Sendak produced an animated television production based on his work entitled Really Rosie, featuring Carole King, which was broadcast in 1975 and is available on video (usually as part of video compilations of his work). An LP and later a CD of the songs were also produced. He adapted his book Where the Wild Things Are for the stage in 1979. Additionally, he has designed sets for many operas and ballets, including the award-winning (1983) Pacific Northwest Ballet production of Tchaikovsky's The Nutcracker , Houston Grand Opera's productions of Mozart's The Magic Flute (1981) and Humperdinck's Hansel and Gretel (1997), Los Angeles County Music Center's 1990 production of Mozart's Idomeneo, and New York City Opera's 1981 production of The Cunning Little Vixen. The bouncing ball animation (below) consists of these 6 frames. ... Really Rosie is a musical with a book and lyrics by Maurice Sendak and music by Carole King. ... Carole King (born February 9, 1942) is an American singer, songwriter, and pianist. ... Year 1975 (MCMLXXV) was a common year starting on Wednesday (link will display full calendar) of the Gregorian calendar. ... An LP Long playing (LP), either 10 or 12-inch diameter, 33 rpm (actually 33. ... CD may stand for: Compact Disc Canadian Forces Decoration Cash Dispenser (at least used in Japan) CD LPMud Driver Centrum-Demokraterne (Centre Democrats of Denmark) Certificate of Deposit ÄŒeské Dráhy (Czech Railways) Chad (NATO country code) Chalmers Datorförening (computer club of the Chalmers University of Technology) a 1960s... Also: 1979 by Smashing Pumpkins. ... This article is about opera as an art form. ... A performance of The Nutcracker ballet Ballet is the name given to a specfic dance form and technique. ... Year 1983 (MCMLXXXIII) was a common year starting on Saturday (link displays the 1983 Gregorian calendar). ... The Pacific Northwest Ballet is a ballet company and based in Seattle, Washington in the United States. ... Pyotr Ilyich Tchaikovsky Pyotr (Peter) Ilyich Tchaikovsky (Russian: Пётр Ильич Чайкoвский, Pëtr Il’ič ÄŒajkovskij;  )[1] (7 May [O.S. 25 April] 1840 – 6 November [O.S. 25 October] 1893), was a Russian composer of the Romantic era. ... (left to right) Sergei Legat, as the Nutcracker, an unidentified child as a gingerbread soldier, and Lydia Rubtsova as Marianna in Vsevolozhskys costumes for the Ivanov/Petipa/Tchaikovsky The Nutcracker, St. ... The Houston Grand Opera (HGO) is a Houston, Texas-based opera company. ... Wolfgang Amadeus Mozart Wolfgang Amadeus Mozart (January 27, 1756 – December 5, 1791) was one of the most significant and influential of all composers of Western classical music. ... Die Zauberflöte, K. 620, (en: The Magic Flute) is an opera in two acts composed by Wolfgang Amadeus Mozart to a German libretto by Emanuel Schikaneder. ... Year 1981 (MCMLXXXI) was a common year starting on Thursday (link displays the 1981 Gregorian calendar). ... For the pop singer of this name, see Engelbert Humperdinck (singer) Engelbert Humperdinck (September 1, 1854 – September 27, 1921) was a German composer, best known for his opera, Hänsel und Gretel (1893). ... Artwork by Arthur Rackham, 1909. ... Year 1997 (MCMXCVII) was a common year starting on Wednesday (link will display full 1997 Gregorian calendar). ... Year 1990 (MCMXC) was a common year starting on Monday (link displays the 1990 Gregorian calendar). ... Wolfgang Amadeus Mozart Wolfgang Amadeus Mozart (January 27, 1756 – December 5, 1791) was one of the most significant and influential of all composers of Western classical music. ... Idomeneo, re di Creta ossia Ilia e Idamante (Italian: Idomeneo, King of Crete, or, Ilia and Idamante; usually referred to simply as Idomeneo, K. 366) is an Italian opera by Wolfgang Amadeus Mozart. ... The New York State Theater at Lincoln Center, seen from Lincoln Center Plaza New York State Theater The New York State Theater at Lincoln Center, interior, as seen from the stage The New York City Opera (NYCO) is based in Philip Johnsons New York State Theater at Lincoln Center. ... Year 1981 (MCMLXXXI) was a common year starting on Thursday (link displays the 1981 Gregorian calendar). ... The Cunning Little Vixen (Příhody LiÅ¡ky BystrouÅ¡ky, literally The Adventures of Vixen Sharp-Ears, in Czech) is an opera by LeoÅ¡ Janáček, with a libretto adapted by the composer from a serialized novella (daily comic) by Rudolf TÄ›snohlídek, which was first published in newspaper...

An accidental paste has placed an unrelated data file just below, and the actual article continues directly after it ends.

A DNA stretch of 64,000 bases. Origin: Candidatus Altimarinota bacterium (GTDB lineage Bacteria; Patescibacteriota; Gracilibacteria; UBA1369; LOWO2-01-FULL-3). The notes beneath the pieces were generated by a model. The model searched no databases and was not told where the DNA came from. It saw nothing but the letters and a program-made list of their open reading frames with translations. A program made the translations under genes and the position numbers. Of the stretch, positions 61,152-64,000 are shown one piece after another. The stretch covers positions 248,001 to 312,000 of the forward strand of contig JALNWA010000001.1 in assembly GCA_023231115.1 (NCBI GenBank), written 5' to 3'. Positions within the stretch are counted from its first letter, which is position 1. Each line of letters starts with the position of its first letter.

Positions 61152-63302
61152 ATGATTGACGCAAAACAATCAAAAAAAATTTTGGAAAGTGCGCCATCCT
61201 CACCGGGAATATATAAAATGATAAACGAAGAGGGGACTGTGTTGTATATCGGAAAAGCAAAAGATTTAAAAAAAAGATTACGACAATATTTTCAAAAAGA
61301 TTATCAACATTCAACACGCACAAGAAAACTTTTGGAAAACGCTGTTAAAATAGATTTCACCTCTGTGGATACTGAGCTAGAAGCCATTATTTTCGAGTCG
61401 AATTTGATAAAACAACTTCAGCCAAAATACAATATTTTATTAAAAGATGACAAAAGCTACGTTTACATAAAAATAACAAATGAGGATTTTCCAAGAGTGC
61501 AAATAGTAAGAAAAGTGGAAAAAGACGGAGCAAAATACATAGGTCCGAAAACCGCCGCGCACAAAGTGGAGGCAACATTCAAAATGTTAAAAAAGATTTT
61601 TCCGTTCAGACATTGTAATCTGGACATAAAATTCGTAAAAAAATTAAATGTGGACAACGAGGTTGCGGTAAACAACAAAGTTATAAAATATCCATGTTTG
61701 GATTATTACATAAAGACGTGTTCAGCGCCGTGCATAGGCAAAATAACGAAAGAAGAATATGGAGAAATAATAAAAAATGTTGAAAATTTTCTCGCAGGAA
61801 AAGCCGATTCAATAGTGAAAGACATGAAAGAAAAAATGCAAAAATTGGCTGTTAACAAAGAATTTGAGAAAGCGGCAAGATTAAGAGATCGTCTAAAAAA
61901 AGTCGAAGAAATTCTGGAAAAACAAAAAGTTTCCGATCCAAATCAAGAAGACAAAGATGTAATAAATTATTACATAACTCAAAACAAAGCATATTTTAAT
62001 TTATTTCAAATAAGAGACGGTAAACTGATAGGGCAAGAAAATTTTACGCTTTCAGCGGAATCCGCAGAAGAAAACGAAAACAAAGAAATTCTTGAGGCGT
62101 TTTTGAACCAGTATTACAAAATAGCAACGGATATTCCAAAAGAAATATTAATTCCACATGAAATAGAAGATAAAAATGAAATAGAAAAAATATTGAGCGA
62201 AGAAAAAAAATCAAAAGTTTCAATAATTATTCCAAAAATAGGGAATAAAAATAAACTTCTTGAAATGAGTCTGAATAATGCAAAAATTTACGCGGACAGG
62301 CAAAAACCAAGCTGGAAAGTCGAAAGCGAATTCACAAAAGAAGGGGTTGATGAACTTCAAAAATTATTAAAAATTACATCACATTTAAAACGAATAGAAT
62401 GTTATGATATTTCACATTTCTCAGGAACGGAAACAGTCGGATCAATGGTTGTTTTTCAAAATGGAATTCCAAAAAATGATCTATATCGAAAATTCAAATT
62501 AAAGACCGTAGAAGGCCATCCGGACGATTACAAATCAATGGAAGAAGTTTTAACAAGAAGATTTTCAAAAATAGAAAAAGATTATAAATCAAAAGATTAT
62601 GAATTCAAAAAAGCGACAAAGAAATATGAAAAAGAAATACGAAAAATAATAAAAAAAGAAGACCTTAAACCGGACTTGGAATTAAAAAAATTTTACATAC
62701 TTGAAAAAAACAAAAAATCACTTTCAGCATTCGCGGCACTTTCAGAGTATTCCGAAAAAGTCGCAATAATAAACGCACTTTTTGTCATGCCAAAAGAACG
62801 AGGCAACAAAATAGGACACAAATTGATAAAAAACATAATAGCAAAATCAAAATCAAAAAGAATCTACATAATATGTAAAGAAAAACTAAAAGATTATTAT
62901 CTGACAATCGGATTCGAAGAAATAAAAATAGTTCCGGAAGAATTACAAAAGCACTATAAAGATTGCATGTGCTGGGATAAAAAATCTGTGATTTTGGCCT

In the 1990s, Sendak approached playwright Tony Kushner to write a new English version of the Czech composer Hans Krása's children's opera Brundibar. Kushner wrote the text for Sendak's illustrated book of the same name, published in 2003. The book was named one of the New York Times Book Review's 10 Best Illustrated Books of that year. Tony Kushner (born July 16, 1956) is an award-winning American playwright most famous for his play Angels in America, for which he was awarded the Pulitzer Prize. ... A composer is a person who writes music. ... Hans Krása, (November 30, 1899 – October 17, 1944), was a Bohemian composer. ... Brundibar is the name of an opera by Jewish Czech composer Hans Krása. ...